There are vast numbers of old wives’ tales about pregnancy and teeth. And so, without any further ado, let us assert that pregnancy does NOT cause your teeth to go bad. This contradicts the tale that every pregnancy means the loss of a tooth. After the doctor has confirmed the happy event-to-be, the expectant mother (who often has a job as well as housework to do) is involved in a multitude of extra activities such as attending the ante-natal clinic, buying baby clothes, perhaps altering the home to accommodate baby.
It is therefore understandable that she may put off seeing the dentist about her teeth. With the arrival of baby she is more tied than before and it may be a year or two before the dentist is seen. Besides neglecting her own dental care she many succumb to the lure of sweets and other carbohydrate foods. In time , therefore, there may well be dental troubles, but they are not due to the pregnancy.
Two conditions can arise : dental decay, which can commonly occur in pregnancy around the parts of the teeth level with the gum, and gingivitis where the gums themselves become red and swollen and bleed easily.
Neither of these need arise if the following precautions are taken :
1. The dentist should be visited as early as possible in the first stage of pregnancy for a thorough examination so that all necessary treatment can be carried out well in advance. This is important, for later on the dentist may not have time to complete any necessary fillings and may have to put in temporary dressings. This may lead to problems later in pregnancy or even during confinement. The best and safest time for any extensive treatment is during the middle three months.
2. The doctor should advise a suitable diet pattern to protect the mother-to-be and also the developing child. The dentist will also discuss diet in relation to preserving the health of the teeth and gums and also to help develop sound teeth in the baby. In that respect the doctor should avoid, if at all possible, the prescribing of tetracycline antibiotics for expectant mothers and for infants, as they are likely to cause serious discolouration of the child’s teeth. Essentially the mother’s diet should include all the proteins, minerals and vitamins which the foetus needs. In order to meet the added needs of calcium and phosphorus for bone and tooth development, sufficient milk or milk products per day should be consumed. A recommended list would look something like this :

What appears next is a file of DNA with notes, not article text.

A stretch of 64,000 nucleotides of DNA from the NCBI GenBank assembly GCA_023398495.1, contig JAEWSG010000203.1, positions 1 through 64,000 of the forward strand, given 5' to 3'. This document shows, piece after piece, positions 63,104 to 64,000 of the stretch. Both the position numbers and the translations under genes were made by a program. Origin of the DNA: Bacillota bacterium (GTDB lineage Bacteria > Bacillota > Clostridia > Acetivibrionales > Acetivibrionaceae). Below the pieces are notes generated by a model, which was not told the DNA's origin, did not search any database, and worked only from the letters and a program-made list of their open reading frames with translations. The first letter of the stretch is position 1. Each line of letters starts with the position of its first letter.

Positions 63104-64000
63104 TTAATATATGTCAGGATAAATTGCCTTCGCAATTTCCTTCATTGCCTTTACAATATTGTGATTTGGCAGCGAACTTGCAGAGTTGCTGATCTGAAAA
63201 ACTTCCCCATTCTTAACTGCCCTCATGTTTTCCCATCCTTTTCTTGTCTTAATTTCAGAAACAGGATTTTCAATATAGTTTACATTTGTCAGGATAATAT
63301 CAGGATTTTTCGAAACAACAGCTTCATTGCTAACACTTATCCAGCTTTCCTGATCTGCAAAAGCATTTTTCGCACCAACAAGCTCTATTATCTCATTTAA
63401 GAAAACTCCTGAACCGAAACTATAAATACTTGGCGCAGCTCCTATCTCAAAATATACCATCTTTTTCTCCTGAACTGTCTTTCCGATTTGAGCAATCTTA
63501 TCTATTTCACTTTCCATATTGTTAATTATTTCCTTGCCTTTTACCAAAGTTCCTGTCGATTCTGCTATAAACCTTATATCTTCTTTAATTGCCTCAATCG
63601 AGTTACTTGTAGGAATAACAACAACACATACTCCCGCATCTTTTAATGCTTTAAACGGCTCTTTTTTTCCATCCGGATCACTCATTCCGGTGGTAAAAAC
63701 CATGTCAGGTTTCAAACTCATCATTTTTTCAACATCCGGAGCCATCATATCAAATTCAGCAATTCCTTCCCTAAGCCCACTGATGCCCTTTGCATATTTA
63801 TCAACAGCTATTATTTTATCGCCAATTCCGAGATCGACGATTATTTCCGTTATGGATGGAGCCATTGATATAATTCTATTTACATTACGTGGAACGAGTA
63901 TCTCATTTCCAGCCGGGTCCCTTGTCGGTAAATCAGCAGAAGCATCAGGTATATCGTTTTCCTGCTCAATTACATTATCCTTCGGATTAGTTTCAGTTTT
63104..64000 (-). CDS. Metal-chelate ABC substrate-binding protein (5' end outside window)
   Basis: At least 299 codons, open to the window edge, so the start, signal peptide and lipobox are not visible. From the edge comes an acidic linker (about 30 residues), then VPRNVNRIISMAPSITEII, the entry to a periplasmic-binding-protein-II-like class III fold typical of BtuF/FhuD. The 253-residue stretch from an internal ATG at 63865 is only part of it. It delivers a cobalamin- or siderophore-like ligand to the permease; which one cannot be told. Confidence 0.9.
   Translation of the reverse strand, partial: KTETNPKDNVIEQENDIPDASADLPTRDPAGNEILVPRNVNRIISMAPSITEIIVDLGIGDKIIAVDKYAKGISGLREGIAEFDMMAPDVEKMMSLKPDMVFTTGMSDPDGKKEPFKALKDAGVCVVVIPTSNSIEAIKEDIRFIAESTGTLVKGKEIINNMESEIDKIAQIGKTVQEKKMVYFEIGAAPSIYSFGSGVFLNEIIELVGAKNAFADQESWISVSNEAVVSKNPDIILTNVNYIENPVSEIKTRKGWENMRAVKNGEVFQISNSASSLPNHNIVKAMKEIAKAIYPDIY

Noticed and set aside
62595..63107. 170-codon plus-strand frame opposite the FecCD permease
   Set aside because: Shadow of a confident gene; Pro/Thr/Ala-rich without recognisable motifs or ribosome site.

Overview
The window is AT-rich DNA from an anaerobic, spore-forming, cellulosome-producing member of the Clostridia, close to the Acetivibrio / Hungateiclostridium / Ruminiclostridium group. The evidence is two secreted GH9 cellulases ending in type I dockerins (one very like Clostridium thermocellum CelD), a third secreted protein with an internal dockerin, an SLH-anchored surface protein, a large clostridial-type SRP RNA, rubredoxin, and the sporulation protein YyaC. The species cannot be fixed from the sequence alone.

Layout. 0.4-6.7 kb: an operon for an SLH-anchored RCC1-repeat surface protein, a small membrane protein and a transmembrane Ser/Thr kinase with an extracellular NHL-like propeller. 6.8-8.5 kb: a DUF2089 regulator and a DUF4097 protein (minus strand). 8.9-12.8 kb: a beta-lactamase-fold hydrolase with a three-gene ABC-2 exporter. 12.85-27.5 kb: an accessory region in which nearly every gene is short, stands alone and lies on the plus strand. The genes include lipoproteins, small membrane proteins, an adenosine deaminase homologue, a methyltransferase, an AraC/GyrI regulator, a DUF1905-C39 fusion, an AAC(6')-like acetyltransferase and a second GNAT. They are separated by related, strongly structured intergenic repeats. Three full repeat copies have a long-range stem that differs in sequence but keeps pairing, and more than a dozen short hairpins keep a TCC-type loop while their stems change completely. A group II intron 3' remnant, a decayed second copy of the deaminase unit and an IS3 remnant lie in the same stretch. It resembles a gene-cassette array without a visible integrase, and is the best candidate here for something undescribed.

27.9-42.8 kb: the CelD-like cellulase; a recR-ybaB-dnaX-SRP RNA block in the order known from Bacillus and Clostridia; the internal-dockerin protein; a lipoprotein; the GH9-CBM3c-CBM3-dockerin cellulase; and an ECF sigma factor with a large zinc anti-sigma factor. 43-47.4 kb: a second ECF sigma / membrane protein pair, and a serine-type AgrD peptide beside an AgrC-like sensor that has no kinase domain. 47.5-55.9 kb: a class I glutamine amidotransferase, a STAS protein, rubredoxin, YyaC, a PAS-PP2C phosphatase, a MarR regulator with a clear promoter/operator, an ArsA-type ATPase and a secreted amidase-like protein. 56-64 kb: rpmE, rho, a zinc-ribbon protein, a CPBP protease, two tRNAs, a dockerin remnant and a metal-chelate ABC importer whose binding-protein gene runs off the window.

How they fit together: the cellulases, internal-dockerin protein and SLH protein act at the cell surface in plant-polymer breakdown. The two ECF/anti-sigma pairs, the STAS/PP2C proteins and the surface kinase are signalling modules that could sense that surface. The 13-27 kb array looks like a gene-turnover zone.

Proteins : Meat, eggs, fish and poultry.
Vegetables : Greens, cabbage, sprouts, etc., for Vitamin A and iron.
Citrus fruits : oranges, lemons, grapefruit.
It is important to reduce the amount of foods which contain sugars (sucrose) so as to control excess weight and to prevent dental decay.
The developing child does not remove calcium from the mother’s teeth. Any breakdown of the teeth is due to the usual causes, perhaps accentuated by the conditions above. But minerals such as calcium and phosphorus can be removed from the mother’s bones and the bone around the teeth. Thus the diet must contain sufficient of these minerals to prevent loss from the bones. There is still very little confirmed evidence that the addition of fluoride to the mother’s diet influences the formation of the teeth in the foetus.
Bleeding and swoolen Gums can be common during pregnancy. There are hormonal changes during this time, so that any neglect of the mouth leaving bacteria around the teeth might cause a mild inflammation which tends to be worse during pregnancy. However, if attention is paid to thorough cleansing of the teeth there is no likelihood of ‘pregnancy gingivitis’ occurring.
There may be some improvement in the gum condition after the birth of the child, but remember that the trouble was there before pregnancy and will not clear up completely until expert advice has been obtained. Sometimes a single enlargement of the gum occurs, perhaps related to one or two teeth. The lump bleeds easily and may interfere with eating. It has been called a pregnancy ‘tumour’. A similar condition may occur with those on the contraceptive pill, the effect of which is to mimic the pregnant state.
It is not really a tumour so there is no need to be seriously worried about it. The dentist can deal with it quite easily. He may decide, however, to delay treatment until after the birth of the baby But, it should be stressed again, it does not have to occur and will not in the scrupulously looked after mouth.
When people have bleeding gums they often allow the condition to worsen because they deliberately keep the toothbrush away from the part of the mouth where the gums bleed. Thus, because there is an accumulation of plaque the bleeding will get worse. If you take your soft brush firmly in your hand and brush away, especially in the area that bleeds, the gums will improve after a day or so.